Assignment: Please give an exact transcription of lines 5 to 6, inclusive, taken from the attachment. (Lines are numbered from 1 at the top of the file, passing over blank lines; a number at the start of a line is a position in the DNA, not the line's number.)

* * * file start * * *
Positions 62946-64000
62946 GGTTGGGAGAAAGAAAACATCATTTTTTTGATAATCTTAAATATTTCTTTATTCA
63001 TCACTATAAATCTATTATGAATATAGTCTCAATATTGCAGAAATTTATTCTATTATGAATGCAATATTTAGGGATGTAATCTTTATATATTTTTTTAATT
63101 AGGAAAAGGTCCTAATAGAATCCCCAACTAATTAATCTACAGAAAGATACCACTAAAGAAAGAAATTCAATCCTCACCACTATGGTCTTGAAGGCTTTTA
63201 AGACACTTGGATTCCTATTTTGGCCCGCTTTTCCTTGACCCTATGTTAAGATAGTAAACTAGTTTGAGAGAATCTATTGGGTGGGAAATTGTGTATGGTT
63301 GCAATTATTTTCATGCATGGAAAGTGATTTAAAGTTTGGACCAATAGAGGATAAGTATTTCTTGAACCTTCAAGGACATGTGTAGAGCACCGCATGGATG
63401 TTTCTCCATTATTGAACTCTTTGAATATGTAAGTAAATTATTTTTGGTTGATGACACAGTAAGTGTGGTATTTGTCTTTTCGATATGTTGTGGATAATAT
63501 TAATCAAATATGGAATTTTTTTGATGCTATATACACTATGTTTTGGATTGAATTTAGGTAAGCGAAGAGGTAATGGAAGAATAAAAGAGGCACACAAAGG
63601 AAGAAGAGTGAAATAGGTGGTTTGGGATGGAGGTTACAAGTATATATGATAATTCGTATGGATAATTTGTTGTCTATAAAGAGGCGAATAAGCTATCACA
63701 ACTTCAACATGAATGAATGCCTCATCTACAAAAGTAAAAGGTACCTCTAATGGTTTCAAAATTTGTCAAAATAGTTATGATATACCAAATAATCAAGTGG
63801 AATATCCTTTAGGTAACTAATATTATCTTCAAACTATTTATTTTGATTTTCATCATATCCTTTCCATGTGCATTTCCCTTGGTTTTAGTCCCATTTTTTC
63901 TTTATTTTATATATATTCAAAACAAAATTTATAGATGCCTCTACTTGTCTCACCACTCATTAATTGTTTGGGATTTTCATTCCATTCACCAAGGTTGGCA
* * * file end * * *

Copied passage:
63201 AGACACTTGGATTCCTATTTTGGCCCGCTTTTCCTTGACCCTATGTTAAGATAGTAAACTAGTTTGAGAGAATCTATTGGGTGGGAAATTGTGTATGGTT
63301 GCAATTATTTTCATGCATGGAAAGTGATTTAAAGTTTGGACCAATAGAGGATAAGTATTTCTTGAACCTTCAAGGACATGTGTAGAGCACCGCATGGATG